You are here:




My 9 year old son found this and would love to know what it is. We were told its either a septarian nodule or fossilized bone.  The geologist was not familiar with Michigan and suggested I contact a geologist who was.

Any info would be great. Thanks

Hi Rachel,
Your specimen looks like a "septarian nodule".  

This type of rock is more properly called a "concretion" but the common name is septarian nodule.  It has to do with how it forms.  Both types of rock are sedimentary and are generated by heat, pressure, and mineralized water that infuse the layers of sediment after burial.  

A nodule is a replacement of minerals or a filling up of an existing void in the sediment.  It isn't really clear how it forms but generally, we believe that as the sediment turns into a rock, or after it has lithified, chemically rich fluids flow through it causing it to swell and create cracks both in the surface and the interior.  There is also a theory that the sediment in the interior shrinks causing the cracks.  

The name septarian comes from "septum" a Latin word for "partition".  The rock seems broken into pieces with all the pieces being glued together with another type of material.  

Here a couple of web sites that have images of septarian nodules.

Having said all that your specimen also looks like another type of sedimentary rock.  I have never heard it given a specific name but most geologist refer to it as ironstone or claystone nodules.  They are clay-rich sediment covered by iron rich clay.  The outside is hard while the inside is softer and powders well when scratched.  What seems to happen is that the sedimentary material lithifies but undergoes a process called diagenesis #chemical processes that continue after lithification#.  That causes the rock to swell and crack the surface.

This site shows both Ironstone nodules and septarians;

I think it is most probable you have a septarian.  The best way to find out is to cut it in half to see if it has the characteristic septa;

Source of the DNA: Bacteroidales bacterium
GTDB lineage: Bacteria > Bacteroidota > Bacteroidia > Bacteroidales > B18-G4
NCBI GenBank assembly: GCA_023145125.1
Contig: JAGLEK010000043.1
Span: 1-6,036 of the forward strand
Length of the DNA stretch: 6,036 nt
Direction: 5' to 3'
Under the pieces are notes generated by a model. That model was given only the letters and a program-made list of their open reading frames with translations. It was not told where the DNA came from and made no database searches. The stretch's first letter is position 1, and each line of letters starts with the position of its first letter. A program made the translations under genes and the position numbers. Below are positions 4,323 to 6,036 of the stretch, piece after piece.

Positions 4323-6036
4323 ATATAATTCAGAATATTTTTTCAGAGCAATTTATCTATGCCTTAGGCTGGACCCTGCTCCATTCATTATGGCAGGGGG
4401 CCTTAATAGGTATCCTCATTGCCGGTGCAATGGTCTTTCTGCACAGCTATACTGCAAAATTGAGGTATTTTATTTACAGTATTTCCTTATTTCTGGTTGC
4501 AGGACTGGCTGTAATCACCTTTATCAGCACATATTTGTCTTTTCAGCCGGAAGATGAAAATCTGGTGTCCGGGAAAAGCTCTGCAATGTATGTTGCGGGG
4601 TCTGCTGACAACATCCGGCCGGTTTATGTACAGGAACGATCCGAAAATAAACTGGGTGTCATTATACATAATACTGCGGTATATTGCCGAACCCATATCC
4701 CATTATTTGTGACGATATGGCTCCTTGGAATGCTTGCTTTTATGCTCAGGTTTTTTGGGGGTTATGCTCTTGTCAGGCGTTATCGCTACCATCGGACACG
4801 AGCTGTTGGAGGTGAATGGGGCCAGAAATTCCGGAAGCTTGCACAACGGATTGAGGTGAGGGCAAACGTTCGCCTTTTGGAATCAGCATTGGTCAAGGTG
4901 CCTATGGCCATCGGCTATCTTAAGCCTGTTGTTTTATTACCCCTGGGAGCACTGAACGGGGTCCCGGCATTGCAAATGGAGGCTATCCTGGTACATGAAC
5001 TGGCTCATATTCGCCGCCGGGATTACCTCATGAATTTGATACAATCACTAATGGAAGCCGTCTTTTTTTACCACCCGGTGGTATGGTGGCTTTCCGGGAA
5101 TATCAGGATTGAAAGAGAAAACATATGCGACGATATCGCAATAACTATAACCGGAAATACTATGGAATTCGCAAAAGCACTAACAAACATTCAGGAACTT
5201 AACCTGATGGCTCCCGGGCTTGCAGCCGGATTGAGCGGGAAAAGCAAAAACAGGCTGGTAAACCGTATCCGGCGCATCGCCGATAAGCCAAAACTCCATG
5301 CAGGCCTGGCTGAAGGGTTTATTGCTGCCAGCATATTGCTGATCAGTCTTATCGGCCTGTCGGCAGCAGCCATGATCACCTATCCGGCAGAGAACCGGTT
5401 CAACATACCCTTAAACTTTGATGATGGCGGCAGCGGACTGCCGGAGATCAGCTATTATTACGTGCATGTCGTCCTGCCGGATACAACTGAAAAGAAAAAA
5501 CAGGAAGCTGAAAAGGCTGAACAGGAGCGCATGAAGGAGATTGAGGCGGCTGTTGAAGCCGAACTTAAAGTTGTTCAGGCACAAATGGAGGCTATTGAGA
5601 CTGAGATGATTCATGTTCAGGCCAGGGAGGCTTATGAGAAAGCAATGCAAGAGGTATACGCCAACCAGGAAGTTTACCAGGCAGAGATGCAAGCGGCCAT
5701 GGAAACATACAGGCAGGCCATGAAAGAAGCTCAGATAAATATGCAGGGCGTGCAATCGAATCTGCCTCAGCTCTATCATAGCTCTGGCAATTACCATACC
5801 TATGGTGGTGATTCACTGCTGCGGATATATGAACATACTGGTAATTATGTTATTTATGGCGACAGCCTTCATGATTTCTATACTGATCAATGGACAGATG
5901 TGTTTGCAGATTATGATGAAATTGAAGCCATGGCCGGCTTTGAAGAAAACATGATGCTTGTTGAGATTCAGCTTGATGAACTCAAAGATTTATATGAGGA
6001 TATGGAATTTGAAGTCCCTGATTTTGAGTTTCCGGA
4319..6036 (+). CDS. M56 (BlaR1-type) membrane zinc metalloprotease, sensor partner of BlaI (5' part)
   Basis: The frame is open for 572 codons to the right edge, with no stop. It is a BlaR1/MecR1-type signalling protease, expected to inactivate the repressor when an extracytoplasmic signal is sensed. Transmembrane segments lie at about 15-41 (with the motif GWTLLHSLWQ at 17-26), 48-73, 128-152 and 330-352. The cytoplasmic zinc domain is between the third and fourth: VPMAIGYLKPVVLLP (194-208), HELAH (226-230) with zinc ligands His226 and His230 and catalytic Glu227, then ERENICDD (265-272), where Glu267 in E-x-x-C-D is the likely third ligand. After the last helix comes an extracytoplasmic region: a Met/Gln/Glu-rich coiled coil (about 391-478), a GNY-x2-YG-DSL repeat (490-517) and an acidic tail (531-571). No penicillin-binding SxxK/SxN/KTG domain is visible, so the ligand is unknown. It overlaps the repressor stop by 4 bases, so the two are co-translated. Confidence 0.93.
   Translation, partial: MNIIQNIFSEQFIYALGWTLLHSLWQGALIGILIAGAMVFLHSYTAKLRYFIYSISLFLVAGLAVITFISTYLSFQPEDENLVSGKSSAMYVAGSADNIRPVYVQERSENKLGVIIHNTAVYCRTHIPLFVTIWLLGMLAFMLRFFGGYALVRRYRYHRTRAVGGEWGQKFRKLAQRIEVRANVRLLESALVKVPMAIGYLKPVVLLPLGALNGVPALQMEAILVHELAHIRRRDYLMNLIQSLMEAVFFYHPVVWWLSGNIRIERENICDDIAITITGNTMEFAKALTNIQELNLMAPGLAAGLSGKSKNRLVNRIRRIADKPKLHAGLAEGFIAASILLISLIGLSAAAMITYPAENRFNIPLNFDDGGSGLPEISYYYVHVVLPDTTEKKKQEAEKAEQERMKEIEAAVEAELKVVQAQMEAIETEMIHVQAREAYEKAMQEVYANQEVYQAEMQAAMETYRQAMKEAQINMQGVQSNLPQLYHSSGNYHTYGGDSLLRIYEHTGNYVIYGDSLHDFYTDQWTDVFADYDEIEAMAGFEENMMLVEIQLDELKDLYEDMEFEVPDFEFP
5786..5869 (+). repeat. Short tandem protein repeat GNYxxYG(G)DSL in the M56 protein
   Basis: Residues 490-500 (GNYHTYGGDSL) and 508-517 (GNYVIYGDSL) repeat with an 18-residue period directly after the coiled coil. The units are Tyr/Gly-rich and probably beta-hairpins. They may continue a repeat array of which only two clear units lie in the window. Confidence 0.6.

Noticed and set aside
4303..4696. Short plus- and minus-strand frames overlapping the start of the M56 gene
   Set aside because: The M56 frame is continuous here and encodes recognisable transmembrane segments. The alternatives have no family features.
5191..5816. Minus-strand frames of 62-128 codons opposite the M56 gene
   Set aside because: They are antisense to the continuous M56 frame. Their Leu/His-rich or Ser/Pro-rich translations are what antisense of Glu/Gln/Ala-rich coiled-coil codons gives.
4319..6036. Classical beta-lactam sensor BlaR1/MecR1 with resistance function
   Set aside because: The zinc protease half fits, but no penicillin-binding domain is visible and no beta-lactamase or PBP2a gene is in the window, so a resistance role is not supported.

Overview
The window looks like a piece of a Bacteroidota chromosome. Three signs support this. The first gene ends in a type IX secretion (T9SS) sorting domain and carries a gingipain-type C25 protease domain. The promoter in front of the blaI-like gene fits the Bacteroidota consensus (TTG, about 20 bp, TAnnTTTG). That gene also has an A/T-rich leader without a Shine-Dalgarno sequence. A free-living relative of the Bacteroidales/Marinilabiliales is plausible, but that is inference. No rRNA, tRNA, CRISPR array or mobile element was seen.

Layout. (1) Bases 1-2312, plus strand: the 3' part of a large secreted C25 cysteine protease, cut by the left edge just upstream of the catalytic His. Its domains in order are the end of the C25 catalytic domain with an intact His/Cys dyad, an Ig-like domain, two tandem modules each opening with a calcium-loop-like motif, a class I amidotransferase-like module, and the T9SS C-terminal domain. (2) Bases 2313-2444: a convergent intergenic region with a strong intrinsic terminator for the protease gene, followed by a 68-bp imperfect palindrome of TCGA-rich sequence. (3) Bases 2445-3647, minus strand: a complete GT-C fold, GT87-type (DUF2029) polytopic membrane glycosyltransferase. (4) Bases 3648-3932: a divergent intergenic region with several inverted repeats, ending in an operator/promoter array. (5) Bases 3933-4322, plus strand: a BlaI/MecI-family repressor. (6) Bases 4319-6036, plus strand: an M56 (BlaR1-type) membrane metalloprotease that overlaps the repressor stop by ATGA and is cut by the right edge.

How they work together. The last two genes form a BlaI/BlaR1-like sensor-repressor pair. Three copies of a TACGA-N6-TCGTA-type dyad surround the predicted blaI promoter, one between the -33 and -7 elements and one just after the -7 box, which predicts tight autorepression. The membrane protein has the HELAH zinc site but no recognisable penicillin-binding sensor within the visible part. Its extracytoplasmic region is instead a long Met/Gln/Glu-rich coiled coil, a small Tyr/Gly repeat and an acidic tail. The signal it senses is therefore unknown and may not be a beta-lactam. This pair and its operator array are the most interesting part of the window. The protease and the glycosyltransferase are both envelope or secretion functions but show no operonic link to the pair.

But I can certainly understand if you don't want to cut your rock in two.  Perhaps you have a rock club near you?  I have found that many local collectors have a very good knowledge of what can be collected in their area.  This site;

lists rock clubs in the US.  I don't know how current it is.

I hope this helps.


All Answers

Answers by Expert:

Ask Experts


C. Robert Reszka, Jr.


I can answer any general geology question (rocks, minerals, stratigraphy, geomorphology etc.). My expertise is in the geology of the Michigan Basin, PreCambrian, Paleozoic and Recent. I can answer questions concerning mining and petroleum exploration and production and the laws concerning those activities. I can also answer questions concerning stratigraphy of the Michigan Basin. I will also answer questions about mineral and rock collecting in the Basin. I won`t be able to answer many specific questions on hydrology, geophysics or geochemistry. I may be able to answer very general questions in those venues.


I have been working for the State of Michigan for 36 years as a Geologist and a Resource Analyst. I have experience with Subsurface Geology and Petroleum Geology, mining in Michigan, and Sand Dune Mining and Protection issues.

Michigan Basin Geological Society

Decade of North American Geology.
Bedrock Geology of Michigan

BS Wayne State University

©2016 All rights reserved.